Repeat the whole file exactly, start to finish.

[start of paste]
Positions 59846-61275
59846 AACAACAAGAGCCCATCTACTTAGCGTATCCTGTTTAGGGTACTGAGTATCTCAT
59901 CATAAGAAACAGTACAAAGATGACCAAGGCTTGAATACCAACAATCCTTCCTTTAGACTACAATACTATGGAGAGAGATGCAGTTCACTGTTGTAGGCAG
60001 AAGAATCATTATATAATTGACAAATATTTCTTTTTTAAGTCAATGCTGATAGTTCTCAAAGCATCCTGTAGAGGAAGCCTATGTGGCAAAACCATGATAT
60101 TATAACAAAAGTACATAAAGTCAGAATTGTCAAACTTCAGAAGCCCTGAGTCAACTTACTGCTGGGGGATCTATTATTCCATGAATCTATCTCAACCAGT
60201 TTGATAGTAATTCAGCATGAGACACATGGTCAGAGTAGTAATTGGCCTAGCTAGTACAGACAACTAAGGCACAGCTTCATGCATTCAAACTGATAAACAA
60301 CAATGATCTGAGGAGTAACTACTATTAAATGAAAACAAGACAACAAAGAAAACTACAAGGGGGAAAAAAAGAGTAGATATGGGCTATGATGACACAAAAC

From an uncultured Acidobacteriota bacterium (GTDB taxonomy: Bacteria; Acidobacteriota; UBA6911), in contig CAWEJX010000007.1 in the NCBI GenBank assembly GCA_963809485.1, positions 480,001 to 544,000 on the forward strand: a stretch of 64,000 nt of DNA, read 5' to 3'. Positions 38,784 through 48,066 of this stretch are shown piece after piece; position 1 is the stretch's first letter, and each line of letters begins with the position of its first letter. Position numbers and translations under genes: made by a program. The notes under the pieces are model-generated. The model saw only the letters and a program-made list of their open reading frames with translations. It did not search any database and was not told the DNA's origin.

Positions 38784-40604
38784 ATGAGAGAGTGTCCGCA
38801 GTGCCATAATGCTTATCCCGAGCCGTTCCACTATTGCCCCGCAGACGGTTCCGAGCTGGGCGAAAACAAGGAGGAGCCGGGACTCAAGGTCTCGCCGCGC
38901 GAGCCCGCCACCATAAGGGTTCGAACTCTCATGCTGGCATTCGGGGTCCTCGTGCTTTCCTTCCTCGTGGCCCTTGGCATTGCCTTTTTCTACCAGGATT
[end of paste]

Positions 59846-61275
59846 AACAACAAGAGCCCATCTACTTAGCGTATCCTGTTTAGGGTACTGAGTATCTCAT
59901 CATAAGAAACAGTACAAAGATGACCAAGGCTTGAATACCAACAATCCTTCCTTTAGACTACAATACTATGGAGAGAGATGCAGTTCACTGTTGTAGGCAG
60001 AAGAATCATTATATAATTGACAAATATTTCTTTTTTAAGTCAATGCTGATAGTTCTCAAAGCATCCTGTAGAGGAAGCCTATGTGGCAAAACCATGATAT
60101 TATAACAAAAGTACATAAAGTCAGAATTGTCAAACTTCAGAAGCCCTGAGTCAACTTACTGCTGGGGGATCTATTATTCCATGAATCTATCTCAACCAGT
60201 TTGATAGTAATTCAGCATGAGACACATGGTCAGAGTAGTAATTGGCCTAGCTAGTACAGACAACTAAGGCACAGCTTCATGCATTCAAACTGATAAACAA
60301 CAATGATCTGAGGAGTAACTACTATTAAATGAAAACAAGACAACAAAGAAAACTACAAGGGGGAAAAAAAGAGTAGATATGGGCTATGATGACACAAAAC

From an uncultured Acidobacteriota bacterium (GTDB taxonomy: Bacteria; Acidobacteriota; UBA6911), in contig CAWEJX010000007.1 in the NCBI GenBank assembly GCA_963809485.1, positions 480,001 to 544,000 on the forward strand: a stretch of 64,000 nt of DNA, read 5' to 3'. Positions 38,784 through 48,066 of this stretch are shown piece after piece; position 1 is the stretch's first letter, and each line of letters begins with the position of its first letter. Position numbers and translations under genes: made by a program. The notes under the pieces are model-generated. The model saw only the letters and a program-made list of their open reading frames with translations. It did not search any database and was not told the DNA's origin.

Positions 38784-40604
38784 ATGAGAGAGTGTCCGCA
38801 GTGCCATAATGCTTATCCCGAGCCGTTCCACTATTGCCCCGCAGACGGTTCCGAGCTGGGCGAAAACAAGGAGGAGCCGGGACTCAAGGTCTCGCCGCGC
38901 GAGCCCGCCACCATAAGGGTTCGAACTCTCATGCTGGCATTCGGGGTCCTCGTGCTTTCCTTCCTCGTGGCCCTTGGCATTGCCTTTTTCTACCAGGATT